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Sensory and quality characteristics of ‘Ambrosia’ apples in relation to harvest maturity for fruit stored up to eight months
- Cliff, Margaret A., Toivonen, Peter M.A.
- Postharvest biology and technology 2017 v.132 pp. 145-153
- 1-methylcyclopropene, Ambrosia, analysis of variance, apples, controlled atmosphere storage, correlation, discriminant analysis, fruit quality, hardness, harvesting, juiciness, oxygen, shelf life, storage time, sweetness, taste, titratable acidity, total soluble solids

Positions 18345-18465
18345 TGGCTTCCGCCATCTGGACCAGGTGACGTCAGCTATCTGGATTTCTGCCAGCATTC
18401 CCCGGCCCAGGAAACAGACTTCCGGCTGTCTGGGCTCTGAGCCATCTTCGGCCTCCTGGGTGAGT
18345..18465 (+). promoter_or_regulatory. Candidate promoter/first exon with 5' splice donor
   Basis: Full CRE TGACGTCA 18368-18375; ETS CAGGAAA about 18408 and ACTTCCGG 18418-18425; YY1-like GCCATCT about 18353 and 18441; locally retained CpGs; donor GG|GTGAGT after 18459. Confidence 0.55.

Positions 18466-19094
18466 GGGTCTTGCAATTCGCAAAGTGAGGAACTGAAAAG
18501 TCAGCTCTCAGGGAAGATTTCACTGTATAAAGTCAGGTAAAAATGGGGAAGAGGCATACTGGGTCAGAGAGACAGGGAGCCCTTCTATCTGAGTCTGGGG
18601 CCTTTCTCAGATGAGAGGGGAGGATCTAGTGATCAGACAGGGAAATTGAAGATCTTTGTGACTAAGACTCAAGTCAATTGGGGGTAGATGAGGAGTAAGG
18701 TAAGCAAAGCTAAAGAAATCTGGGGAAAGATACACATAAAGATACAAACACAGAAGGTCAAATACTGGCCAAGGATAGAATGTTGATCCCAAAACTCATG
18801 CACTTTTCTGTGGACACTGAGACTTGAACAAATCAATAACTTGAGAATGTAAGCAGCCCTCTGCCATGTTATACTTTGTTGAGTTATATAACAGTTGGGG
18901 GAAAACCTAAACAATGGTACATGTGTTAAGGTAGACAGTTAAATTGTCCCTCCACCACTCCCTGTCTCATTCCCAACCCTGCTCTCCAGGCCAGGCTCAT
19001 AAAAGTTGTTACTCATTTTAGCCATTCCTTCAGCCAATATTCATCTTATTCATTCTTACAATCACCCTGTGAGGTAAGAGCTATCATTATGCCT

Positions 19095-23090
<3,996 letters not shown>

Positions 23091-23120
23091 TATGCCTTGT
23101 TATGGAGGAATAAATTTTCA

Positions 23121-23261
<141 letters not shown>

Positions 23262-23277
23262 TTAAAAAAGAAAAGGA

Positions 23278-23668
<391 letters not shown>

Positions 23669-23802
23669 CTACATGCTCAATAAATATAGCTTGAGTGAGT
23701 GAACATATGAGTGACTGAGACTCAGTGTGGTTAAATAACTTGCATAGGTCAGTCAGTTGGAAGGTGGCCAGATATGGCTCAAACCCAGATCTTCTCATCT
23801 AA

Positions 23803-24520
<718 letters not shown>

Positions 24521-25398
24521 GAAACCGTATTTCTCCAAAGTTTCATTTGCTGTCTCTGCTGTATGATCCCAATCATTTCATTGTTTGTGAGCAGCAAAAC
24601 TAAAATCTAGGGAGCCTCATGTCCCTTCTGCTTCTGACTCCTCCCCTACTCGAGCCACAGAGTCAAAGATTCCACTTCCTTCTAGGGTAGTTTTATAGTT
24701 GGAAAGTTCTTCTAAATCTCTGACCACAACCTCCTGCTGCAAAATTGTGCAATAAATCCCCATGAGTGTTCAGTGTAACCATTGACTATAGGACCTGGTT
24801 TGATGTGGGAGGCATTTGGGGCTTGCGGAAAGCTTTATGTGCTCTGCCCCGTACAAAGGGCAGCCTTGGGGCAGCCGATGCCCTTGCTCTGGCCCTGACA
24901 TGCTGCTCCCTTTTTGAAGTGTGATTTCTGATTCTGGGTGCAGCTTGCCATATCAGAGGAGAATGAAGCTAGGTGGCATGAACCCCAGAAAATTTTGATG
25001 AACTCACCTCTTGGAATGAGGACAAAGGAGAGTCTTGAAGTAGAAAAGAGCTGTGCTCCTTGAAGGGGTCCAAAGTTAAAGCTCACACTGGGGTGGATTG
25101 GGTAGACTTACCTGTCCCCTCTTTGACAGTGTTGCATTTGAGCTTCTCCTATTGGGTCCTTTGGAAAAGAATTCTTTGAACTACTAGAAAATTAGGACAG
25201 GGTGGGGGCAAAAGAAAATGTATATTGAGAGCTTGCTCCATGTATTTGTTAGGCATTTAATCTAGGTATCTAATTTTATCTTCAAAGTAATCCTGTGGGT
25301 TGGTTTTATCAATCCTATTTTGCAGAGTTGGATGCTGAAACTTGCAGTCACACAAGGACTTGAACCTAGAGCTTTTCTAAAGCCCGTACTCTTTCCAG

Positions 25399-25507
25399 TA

- ‘Ambrosia’ apples are well recognized for their sweet fruity attributes and quality characteristics. Generally fruit are harvested to ensure optimal quality throughout the storage period, with little regard for sensory attributes. Therefore, this research was undertaken to explore the sensory characteristics associated with fruit harvested at four different maturities, treated with or without 1-MCP, and held under high or low O2 controlled atmosphere (CA) storage, for 0-, 5- and 8-months. Descriptive analysis was used to profile the textural (crispness, hardness, juiciness, skin toughness) and taste/flavor (sweetness, tartness, fruity ‘Ambrosia’ flavor, green flavor) attributes using a panel of six trained judges in duplicate. Quality indices (non-destructive fruit firmness, soluble solids, titratable acidity) were determined. Analysis of variance (ANOVA) and canonical discriminant analysis (CDA) were used to discern sensory (textural, taste/flavor) differences among the harvest maturities and storage times, incorporating flavor attributes (fruity ‘Ambrosia’ flavor, green flavor) that have not previously been reported. ANOVA and CDA revealed a decline in green flavor, tartness and hardness and an increase in fruity ‘Ambrosia’ flavor and sweetness, with increasing harvest maturity. Concomitantly, there was a systematic decline in ‘Ambrosia’ flavor and sweetness with increasing storage time. Although ‘Ambrosia’ flavor could be enhanced by postponing harvest, it was reduced with storage, especially with extended storage (8-months). Fruit textural characteristics (crispness, hardness, juiciness, skin toughness) were better after 5- rather than 8-months, and deteriorated quickly in the last three months. Textural attributes (crispness, hardness, juiciness) were positively correlated with each other, and negatively correlated with skin toughness. Skin toughness substantially influenced the perception of textural attributes. The work revealed the need for better analytical tools to quantify ‘Ambrosia’ flavor as well as to develop new instrumental methods to assess skin toughness and flesh juiciness.